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Beyond Socrates’ Cave…

5 comments

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Occasionally dying (without effort or methodology) — psychologically — to thinking… is harmless, bright, and intelligent.  Constantly, mechanically, habitually reacting as mere symbolic thoughts is rather cadaverous and is the equivalent to clinging to superficial shadows.

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(In Socrates’ parable of the Cave — within Plato’s Republic — people were born in a cave, and they were fettered with chains… and forced to merely see and learn the details about shadows cast on the cave walls from puppets and a fire that they didn’t see behind them. One of them was taken — at one point, by force — first to see the fire… and then out of the cave into the true light of day… into a truer reality; then he came back down into the cave with the others. When he — the man who returned back — pleaded with them to look beyond the shadows, they called him a fool, and continued giving prizes to those who could best guess which shadows came before or after.  Such is life.)

 Silhouette of a Sage (2). Photo by Thomas Peace c. 2015

Silhouette of a Sage (2). Photo by Thomas Peace c. 2015

Silhouette of a Sage (1). Photo by Thomas Peace c. 2015

Silhouette of a Sage (1). Photo by Thomas Peace c. 2015

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My Blog primarily consists of close-up nature photos (that I've taken locally) combined with original mindfulness sayings and/or poetry that deals with mindfulness/awareness. I love nature and I love understanding the whole (not merely the parts and the details). I'm a retired teacher of the multiply handicapped. I have a number of interesting hobbies, such as fossil collecting, sport-kite flying, 3D and 2D close-up photography, holography, and pets. Most of all, I am into holistic self-awareness, spontaneous insight, unconventional observation/direct perception, mindfulness, meditation, world peace, non-fragmentation, population control, vegetarianism, and green energy. To follow my unique Blog of "Nature Photos and Mindfulness Sayings" and for RSS feeds to my new posts, please access at: tom8pie.com (On my regular Blog posting pages, for additional information and to follow, simply click on the "tack icon" at the upper right corner... or, on my profile page, you can click on the "Thomas Peace" icon.) Stay mindful, understanding, and caring!...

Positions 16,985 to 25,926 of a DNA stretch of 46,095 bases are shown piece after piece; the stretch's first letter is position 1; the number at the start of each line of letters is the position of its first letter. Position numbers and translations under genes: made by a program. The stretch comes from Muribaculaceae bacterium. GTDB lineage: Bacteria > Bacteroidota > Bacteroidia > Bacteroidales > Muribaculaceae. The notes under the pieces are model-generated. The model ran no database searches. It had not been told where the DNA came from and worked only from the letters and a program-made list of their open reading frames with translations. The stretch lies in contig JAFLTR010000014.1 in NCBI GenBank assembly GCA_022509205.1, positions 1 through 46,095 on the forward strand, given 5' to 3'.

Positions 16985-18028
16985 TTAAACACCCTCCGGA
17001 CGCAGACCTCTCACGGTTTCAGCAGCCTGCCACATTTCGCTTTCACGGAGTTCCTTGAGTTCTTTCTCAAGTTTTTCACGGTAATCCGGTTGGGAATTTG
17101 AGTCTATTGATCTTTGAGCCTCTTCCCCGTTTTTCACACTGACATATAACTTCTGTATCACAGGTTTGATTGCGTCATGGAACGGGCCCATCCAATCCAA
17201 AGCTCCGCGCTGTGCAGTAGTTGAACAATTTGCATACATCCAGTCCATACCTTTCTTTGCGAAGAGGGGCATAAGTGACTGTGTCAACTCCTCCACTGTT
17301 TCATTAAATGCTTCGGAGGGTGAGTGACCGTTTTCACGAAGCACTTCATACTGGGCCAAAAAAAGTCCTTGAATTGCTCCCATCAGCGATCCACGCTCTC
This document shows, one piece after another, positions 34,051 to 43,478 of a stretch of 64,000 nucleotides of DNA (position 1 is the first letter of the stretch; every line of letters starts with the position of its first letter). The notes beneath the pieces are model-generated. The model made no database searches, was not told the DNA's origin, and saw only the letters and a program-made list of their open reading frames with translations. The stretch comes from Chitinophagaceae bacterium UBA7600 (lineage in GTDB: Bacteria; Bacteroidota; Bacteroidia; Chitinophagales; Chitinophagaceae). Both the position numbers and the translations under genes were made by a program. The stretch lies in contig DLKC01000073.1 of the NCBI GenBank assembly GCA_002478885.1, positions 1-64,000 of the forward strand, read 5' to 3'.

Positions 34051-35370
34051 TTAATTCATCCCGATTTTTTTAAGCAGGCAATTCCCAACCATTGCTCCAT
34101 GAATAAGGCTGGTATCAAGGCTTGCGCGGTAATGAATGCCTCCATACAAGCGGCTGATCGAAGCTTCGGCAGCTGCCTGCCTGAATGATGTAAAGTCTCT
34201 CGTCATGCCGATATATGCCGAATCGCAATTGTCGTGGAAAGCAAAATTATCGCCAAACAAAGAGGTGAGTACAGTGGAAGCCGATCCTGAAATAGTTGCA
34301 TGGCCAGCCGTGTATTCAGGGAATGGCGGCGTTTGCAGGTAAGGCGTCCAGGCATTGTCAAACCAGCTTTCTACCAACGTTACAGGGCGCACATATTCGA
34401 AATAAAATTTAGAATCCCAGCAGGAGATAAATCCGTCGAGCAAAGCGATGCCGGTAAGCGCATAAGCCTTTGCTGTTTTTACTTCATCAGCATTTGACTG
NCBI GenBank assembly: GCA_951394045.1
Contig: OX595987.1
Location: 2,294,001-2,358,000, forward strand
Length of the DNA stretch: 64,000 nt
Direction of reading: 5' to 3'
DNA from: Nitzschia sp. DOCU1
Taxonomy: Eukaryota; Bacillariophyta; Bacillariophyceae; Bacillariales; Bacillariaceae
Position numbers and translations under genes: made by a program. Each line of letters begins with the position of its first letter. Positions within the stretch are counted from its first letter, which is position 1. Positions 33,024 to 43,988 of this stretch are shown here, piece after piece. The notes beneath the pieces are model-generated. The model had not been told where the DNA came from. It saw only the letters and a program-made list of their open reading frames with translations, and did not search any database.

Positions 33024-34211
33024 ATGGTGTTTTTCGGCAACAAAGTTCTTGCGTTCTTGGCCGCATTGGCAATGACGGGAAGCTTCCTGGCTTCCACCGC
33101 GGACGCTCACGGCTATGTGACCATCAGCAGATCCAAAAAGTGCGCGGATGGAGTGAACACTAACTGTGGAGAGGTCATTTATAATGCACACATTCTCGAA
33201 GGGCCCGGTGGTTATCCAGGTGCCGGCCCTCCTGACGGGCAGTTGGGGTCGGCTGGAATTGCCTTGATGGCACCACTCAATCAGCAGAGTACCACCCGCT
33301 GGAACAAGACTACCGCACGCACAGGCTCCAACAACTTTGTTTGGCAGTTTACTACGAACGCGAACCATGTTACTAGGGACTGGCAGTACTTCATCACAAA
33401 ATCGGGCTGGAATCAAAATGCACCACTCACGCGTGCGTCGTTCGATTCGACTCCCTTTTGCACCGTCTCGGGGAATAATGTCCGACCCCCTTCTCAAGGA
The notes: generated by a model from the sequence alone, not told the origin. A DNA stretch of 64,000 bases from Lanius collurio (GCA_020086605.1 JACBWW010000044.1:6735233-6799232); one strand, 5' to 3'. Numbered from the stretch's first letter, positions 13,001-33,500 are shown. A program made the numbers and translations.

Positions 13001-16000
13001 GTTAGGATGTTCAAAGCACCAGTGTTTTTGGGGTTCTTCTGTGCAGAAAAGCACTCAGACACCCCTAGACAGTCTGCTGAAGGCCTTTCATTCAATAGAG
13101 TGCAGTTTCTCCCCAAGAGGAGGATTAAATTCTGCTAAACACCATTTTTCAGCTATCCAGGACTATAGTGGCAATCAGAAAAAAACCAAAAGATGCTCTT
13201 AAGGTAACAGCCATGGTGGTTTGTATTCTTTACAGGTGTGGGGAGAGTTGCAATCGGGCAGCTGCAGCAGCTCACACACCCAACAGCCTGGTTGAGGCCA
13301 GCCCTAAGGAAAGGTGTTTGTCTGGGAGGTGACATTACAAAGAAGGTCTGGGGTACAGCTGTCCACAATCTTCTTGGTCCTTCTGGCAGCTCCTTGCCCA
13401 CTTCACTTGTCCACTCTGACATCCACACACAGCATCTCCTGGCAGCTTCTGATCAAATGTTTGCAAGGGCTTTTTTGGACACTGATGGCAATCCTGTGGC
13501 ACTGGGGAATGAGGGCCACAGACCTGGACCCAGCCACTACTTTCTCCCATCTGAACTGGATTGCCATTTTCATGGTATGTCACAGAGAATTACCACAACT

5 Comments Join the Conversation

  1. I think the shadows in the cave and the light outside are equally real. I think that clinging to the particular box we live in as the only reality is erroneous, especially since we all know, to some degree, that there is so much more out there. But perhaps all minds have limits? Mine certainly does. Or maybe I just think it does? Which is a limit, though not an “absolute” limit.

    Reply

    • Interesting points!
      Shadows in a cave and the light outside are equally real. However, what we are truly talking about goes far deeper than the simple example used in this allegory; that is the point of the allegory. Few of us — unfortunately, because of the way we were educated and behave — have been exposed to the profound light directly and intensely. Since we haven’t, stating that it is equally real may be very limited and based on fragmentary evidence; it is like using shadows to further maintain that what is beyond the shadows is equally real (as the shadows)… when, all along, we haven’t gone beyond the shadows whatsoever. You are right… clinging to the particular box we live in as the only reality is erroneous. People say that we need to “think outside the box.” But “thinking” is the box! Few go beyond it.

      Reply

      • This post has got me thinking (seemingly paradoxical but not, I think). I suppose my thoughts are a shadow of reality. Light exposes reality and my thinking mind projects reality as my own particular thoughts. If I experience life for a few moments without thoughts, without the “processor” (thinking mind) created by my previous experiences, only then can I experience something new. Otherwise, if I am always thinking, all I see are shadows of my past. I think this is what you mean. I think one must be able to both think clearly and not think, at different times. What do you mean by the profound light?

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